I’ve been an Onc nurse for 13 years, the whole time I’ve been a nurse. I was lucky enough to have an Onc rotation as a student, and I knew that’s what I wanted to do.
The patients are incredibly acute, and I agree with the previous poster, you have to be on your toes. These patients can turn on a dime, seem fine one minute, and then quickly take a turn for the worse. You need to be excellent at recognizing early signs of infection and really advocating for further diagnostics if you feel it’s warranted.
Chemo can be overwhelming but you’re often doing the same few protocols and you become very familiar with the precautions/side effects for each drug. You usually don’t see the crazy adverse effects (like neurotoxicity) but a few times you do, and you never forget it.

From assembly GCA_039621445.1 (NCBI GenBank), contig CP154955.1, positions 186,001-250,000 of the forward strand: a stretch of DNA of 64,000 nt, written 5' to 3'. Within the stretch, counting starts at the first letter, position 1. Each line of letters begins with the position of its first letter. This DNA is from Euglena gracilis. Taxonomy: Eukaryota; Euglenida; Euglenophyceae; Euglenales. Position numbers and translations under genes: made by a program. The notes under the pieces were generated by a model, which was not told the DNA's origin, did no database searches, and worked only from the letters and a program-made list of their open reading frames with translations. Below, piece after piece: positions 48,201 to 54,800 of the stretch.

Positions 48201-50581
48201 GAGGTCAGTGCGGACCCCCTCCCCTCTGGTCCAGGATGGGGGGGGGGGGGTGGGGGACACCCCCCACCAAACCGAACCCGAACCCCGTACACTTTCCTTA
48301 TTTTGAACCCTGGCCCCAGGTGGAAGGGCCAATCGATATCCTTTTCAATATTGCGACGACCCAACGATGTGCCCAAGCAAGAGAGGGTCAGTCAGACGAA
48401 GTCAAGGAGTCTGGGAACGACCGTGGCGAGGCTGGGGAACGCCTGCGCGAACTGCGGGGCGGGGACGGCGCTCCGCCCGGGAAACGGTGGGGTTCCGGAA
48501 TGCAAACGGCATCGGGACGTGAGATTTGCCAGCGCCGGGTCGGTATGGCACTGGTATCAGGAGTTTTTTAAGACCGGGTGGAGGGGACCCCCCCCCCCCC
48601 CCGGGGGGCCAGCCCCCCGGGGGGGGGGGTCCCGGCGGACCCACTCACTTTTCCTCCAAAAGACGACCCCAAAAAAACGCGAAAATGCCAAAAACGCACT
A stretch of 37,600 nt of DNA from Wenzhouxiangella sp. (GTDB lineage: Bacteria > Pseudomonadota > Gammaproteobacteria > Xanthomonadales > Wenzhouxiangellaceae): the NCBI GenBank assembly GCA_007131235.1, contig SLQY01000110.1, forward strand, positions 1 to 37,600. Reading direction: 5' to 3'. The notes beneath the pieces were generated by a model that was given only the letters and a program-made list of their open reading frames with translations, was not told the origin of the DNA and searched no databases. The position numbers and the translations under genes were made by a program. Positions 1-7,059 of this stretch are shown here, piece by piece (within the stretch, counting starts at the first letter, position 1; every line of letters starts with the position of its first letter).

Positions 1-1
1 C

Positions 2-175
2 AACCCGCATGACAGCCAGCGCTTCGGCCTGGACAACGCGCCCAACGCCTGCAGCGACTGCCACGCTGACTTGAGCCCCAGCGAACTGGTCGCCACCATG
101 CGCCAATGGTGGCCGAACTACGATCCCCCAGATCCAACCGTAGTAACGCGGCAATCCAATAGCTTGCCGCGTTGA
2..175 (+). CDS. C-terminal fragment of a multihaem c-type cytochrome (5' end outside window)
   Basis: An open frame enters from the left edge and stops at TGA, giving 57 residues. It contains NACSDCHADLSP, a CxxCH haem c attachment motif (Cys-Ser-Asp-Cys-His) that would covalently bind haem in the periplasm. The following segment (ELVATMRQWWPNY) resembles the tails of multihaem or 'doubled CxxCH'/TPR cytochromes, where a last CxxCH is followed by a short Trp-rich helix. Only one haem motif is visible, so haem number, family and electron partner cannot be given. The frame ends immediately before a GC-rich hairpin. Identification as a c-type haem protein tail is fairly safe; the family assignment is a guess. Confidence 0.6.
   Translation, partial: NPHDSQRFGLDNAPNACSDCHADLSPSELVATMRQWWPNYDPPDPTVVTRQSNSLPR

I personally love end of life care, but it can be emotionally exhausting helping patients and families who are struggling with when to stop treatment, stop invasive interventions, and accept death. But when you’ve seen a patient suffering for weeks and they are made comfort care, and you get them all sorted, the family looks relieved, their pain is eased, It is truly rewarding.
Best wishes to you! It is not a boring specialty and you are constantly learning, but it can take a mental toll on you over time. When we have a series of young people with families die, I do ponder possibly pursuing something else.